If in doubt, blame Corbyn. So much of the strategy employed by so many of the players in British politics can be distilled to that mantra. Theresa May is one of them.
Addressing a very sweaty meeting of the 1922 Committee this evening, the prime minister warned Conservative MPs that if they rebelled against her on Brexit, their reward would be a Labour government.
Is that threat enough to cow would-be rebels? Listen to any of the members of the government payroll who dutifully spun tonight’s meeting as a triumph for the prime minister and you would assume so.
Robert Buckland, the solicitor general, sought to play down the infighting as the “Tory family talking to each other”. One cabinet minister spoke of a “strong coming together”, and claimed the prevailing mood within the party was “to get behind the prime minister and deliver the best possible deal”.
Meanwhile Brandon Lewis, the Tory chairman, preached unity alongside Geoffrey Cox, a pro-Leave backbencher and QC. Lewis insisted the Conservative Party was a “very wide tent”. Cox claimed the much-maligned Chequers blueprint amounted to a “giant leap out of the EU”.
All very pleasant but sadly simply untrue, as a rival briefing from Jacob Rees-Mogg taking place just yards away illustrated. The ERG chair stopped short of inciting mutiny but made clear his displeasure. “The statement today gave me no reassurance,” he said.
He went on to warn that moves by Downing Street to brief Labour MPs on the Chequers proposals – in the hope of winning their support in the vote on the final deal – could split the party “from the top”.
Though he said he did not expect a confidence vote in the prime minister, his words nonetheless spoke to divisions in the party that can’t and won’t be healed with seven rounds of table-banging for the prime minister and a knowing gag about her love of walking holidays.
Who are we to believe? Lewis or Rees-Mogg? It’s hard to escape the conclusion that the former’s consoling niceties no longer hold true. The Tory tent’s impressive width is irrelevant when May has chosen a pitch that won’t accommodate it.
In that respect, the resignation of Chris Green, the Bolton West MP and parliamentary private secretary to Chris Grayling’s junior ministers, was almost as significant as Boris Johnson’s.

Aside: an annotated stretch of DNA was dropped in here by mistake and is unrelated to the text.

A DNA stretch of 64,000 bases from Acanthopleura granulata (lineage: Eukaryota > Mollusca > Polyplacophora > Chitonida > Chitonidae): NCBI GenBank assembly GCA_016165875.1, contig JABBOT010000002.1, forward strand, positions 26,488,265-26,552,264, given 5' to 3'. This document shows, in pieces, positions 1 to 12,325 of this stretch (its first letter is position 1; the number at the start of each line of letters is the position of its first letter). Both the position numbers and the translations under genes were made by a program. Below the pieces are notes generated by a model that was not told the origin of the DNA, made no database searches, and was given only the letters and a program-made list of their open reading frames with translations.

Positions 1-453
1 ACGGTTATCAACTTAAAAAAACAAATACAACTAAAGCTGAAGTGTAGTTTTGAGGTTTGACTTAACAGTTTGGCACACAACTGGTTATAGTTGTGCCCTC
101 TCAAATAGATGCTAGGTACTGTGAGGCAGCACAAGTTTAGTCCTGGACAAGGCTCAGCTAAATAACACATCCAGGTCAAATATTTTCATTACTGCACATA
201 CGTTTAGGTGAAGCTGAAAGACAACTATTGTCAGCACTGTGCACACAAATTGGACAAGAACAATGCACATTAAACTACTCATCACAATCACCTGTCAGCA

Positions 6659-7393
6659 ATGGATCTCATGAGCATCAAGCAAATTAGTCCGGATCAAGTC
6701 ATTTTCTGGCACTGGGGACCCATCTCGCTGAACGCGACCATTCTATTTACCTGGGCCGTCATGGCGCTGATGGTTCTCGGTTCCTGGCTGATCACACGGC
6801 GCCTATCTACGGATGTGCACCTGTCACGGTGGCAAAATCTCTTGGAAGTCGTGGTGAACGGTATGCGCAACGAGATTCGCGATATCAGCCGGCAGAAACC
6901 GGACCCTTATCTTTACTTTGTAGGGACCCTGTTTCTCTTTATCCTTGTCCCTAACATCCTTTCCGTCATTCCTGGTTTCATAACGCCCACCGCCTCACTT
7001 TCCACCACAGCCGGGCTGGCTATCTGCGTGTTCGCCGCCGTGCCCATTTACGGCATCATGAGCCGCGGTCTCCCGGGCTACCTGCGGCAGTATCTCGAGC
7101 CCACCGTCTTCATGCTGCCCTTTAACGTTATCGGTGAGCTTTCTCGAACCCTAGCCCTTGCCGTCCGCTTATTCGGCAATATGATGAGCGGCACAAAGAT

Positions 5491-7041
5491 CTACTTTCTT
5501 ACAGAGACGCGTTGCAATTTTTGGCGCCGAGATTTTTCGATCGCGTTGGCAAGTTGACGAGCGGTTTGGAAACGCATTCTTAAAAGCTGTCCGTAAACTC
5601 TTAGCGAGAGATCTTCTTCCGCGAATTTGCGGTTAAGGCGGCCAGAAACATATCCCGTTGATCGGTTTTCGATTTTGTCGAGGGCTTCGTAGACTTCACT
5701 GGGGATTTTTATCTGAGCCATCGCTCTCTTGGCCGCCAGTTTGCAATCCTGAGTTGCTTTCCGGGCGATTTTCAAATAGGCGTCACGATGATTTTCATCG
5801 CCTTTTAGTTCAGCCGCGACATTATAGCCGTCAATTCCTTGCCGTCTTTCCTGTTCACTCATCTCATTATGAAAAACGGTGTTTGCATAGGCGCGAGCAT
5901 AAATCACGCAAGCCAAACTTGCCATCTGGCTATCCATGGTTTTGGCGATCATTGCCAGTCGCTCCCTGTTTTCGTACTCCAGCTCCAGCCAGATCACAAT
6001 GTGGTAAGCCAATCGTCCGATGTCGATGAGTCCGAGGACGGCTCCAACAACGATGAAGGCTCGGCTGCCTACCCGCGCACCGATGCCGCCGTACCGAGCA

I know, me neither. To quote his fellow backbencher Simon Hart: “Your [sic] a pps Chris. It is not relevant and nobody gives a fuck.” Only it is. Green’s decision to resign from the payroll after the prime minister had invoked the spectre of a Corbyn government and spun the Chequers deal as the “giant leap” described by Geoffrey Cox underlines the scale of the challenge she faces.
Gestures such as these, and barbed comments from quixotic backbenchers like Philip Davies, who gave the most overtly negative speech of the evening at the ‘22, cannot be ignored. There might not be a confidence vote tomorrow, this week, or this month, but the fight ahead will still define her premiership and determine whether it can survive beyond the medium term.
After the meeting, the most accurate description of May’s predicament came not from one of her own MPs spinning in the narrow corridor outside Portcullis House’s Boothroyd Room but, rather surreally, from former Lib Dem leader Tim Farron. As Cox spoke of his giant leap, Farron, who inadvertedly found himself caught up in the lobby’s huddle, quipped that Buzz Aldrin’s first words on the Moon were more apt: “Magnificent desolation.”
That sums up May’s problem. No matter how sincere the agreement that a Corbyn government is something nobody in the Conservative Party wants to see, the visceral dislike many of her backbenchers will take to any Brexit deal she proposes defies all logic. For them, no price is too high for magnificent desolation. There might only be a handful of them, but a handful is all that’s needed to bring down a minority government. Graham Brady’s postbag might be much lighter than expected but for May, the worst is yet to come.